Legislature makes strides toward transparency, but more work is needed

Legislature makes strides toward transparency, but more work is needed

by
Wayne Hoffman
April 15, 2013
Wayne Hoffman
Author Image
April 15, 2013

Would you please indulge my inner nerd for just a moment before I get to this week’s topic? Thank you: In an episode of the original Star Trek series, Kirk and Spock beam to a planet with a mystical portal through time. The two gaze in bewilderment upon the gateway as sepia tone images of the past race by, after which Spock says, “I am a fool. My tricorder is capable of recording even at this speed. I’ve missed taping centuries of living history” never before witnessed by man.

Now to make 1960s sci-fi relevant to politics—indeed, Idaho politics—today: State lawmakers performed an immense public service this winter by finally agreeing to save all the recordings of legislative floor debates and committee actions for posterity. Up until this session, all recordings were deleted after five days.

Now, by rule, a permanent video record will be made. The nerd in me, who enjoys a classic Star Trek episode while reading old copies of Idaho Session Laws for fun, really wishes it were possible to watch floor debates from days gone by, for both the issues and the oratory, the personalities and the pageantry.

In November, when legislative leadership refused to make a video archive of legislative proceedings, the Idaho Freedom Foundation decided to force the Legislature’s hand by making our own archive and putting the video on our website. The outcome is a spectacular change in process and transparency. And the fact that lawmakers abandoned an attempt to copyright the videos made the victory much more satisfying.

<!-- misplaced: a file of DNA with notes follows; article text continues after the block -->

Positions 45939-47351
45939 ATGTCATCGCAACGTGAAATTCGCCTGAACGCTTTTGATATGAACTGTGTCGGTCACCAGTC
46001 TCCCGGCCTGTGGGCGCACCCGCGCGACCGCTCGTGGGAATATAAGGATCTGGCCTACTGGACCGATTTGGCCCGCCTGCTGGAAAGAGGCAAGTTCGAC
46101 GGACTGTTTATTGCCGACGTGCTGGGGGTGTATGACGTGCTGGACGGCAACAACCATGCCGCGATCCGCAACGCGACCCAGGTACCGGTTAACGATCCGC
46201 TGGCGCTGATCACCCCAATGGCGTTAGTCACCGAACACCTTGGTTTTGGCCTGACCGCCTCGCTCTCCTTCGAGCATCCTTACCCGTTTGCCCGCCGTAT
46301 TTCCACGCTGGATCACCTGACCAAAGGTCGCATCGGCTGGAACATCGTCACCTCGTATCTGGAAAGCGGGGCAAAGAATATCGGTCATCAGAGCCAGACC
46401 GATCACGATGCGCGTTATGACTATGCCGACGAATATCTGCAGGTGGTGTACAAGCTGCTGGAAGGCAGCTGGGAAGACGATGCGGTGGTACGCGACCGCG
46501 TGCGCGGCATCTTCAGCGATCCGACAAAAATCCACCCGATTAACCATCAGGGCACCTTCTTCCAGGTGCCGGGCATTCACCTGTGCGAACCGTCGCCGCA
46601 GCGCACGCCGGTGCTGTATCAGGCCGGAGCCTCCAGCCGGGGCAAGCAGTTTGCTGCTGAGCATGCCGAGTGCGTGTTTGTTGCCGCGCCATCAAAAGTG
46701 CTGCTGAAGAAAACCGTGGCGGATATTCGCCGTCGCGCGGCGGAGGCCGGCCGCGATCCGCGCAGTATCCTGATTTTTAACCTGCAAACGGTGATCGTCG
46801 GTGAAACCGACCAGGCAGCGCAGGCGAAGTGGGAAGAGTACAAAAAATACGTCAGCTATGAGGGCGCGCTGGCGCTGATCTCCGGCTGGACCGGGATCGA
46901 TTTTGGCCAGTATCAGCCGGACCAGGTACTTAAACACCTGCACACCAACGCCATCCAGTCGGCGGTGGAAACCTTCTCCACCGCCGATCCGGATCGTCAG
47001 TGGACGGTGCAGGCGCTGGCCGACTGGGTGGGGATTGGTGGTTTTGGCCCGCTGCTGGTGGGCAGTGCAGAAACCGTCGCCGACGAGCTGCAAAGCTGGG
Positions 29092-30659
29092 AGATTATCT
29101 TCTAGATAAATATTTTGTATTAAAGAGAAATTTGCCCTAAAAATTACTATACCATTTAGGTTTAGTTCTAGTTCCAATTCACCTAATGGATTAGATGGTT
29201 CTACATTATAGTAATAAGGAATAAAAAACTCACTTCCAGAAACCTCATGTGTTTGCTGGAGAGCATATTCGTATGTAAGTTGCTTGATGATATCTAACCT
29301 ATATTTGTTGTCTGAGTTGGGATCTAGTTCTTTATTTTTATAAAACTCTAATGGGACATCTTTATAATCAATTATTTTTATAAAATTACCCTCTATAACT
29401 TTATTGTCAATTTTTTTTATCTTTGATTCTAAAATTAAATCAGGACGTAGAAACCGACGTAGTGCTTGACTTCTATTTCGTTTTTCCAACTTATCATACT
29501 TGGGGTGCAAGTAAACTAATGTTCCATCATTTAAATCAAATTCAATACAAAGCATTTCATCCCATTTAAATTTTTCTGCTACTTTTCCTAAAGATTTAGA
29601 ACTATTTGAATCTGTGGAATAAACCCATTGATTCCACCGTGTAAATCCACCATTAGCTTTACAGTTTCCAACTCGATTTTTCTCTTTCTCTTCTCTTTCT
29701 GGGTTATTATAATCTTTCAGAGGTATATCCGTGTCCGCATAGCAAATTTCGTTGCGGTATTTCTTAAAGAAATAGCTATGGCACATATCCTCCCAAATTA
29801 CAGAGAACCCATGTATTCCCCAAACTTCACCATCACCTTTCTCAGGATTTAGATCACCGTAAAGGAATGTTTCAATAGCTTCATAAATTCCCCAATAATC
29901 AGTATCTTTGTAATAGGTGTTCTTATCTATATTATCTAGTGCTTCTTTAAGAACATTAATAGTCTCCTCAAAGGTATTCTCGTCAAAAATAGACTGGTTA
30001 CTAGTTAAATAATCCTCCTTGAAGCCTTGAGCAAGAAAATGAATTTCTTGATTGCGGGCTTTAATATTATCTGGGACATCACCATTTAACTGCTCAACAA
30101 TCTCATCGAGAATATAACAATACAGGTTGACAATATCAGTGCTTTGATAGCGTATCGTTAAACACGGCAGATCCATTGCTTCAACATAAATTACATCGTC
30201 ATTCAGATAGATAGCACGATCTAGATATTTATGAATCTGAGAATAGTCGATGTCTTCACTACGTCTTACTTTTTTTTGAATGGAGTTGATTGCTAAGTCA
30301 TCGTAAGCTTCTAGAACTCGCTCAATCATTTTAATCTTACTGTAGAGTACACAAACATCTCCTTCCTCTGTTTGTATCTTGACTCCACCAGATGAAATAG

We’re not done pushing for reforms, however. While it is nice that a video record is available for the public’s use, getting access to the official record takes too much work. To obtain a copy of the recording of their legislators in action, Idaho citizens must fill out written request forms and promise never to use said video for political purposes.

A better plan, rejected by legislative leaders late last year, would be to have the floor sessions downloadable for use without having to go through a gatekeeper or fill out paperwork.

Additionally, in deciding to make video archiving a permanent part of the legislative process, lawmakers passed a rule that says the video record is not a substitute for the written journal of legislative action. The reason for this is simple: The Idaho Constitution requires that each bill be read at length, section by section, before being subject to action. Lawmakers almost never do that.

Instead, a legislator will typically ask the unanimous consent of his or her colleagues to dispense with the full and complete reading, instructing “that the journal show (the bill) had been read at length section by section” before being considered. In other words, the journal, the official legislative record of the House and of the Senate, says each bill underwent its constitutionally required full reading. In reality, this generally does not happen. The journal is a complete fabrication of actual events, an insult to history itself.

But now, a permanent video record exists of this legislative cheat, giving rise to the question of how long lawmakers can pretend they complied with the constitutionally required bill readings when they haven’t.

The Legislature is a microcosm, where the topics of the day are debated and decided by people we elect to office. That the record of these debates will continue to exist 5, 10, 20 and 50 years from now is a triumph. What’s next is for legislators to outdo themselves by making the videos easily accessible and making sure the written record accurately reflects events as they transpired.

Idaho Freedom Foundation
802 W. Bannock Street, Suite 405, Boise, Idaho 83702
p 208.258.2280 | e [email protected]
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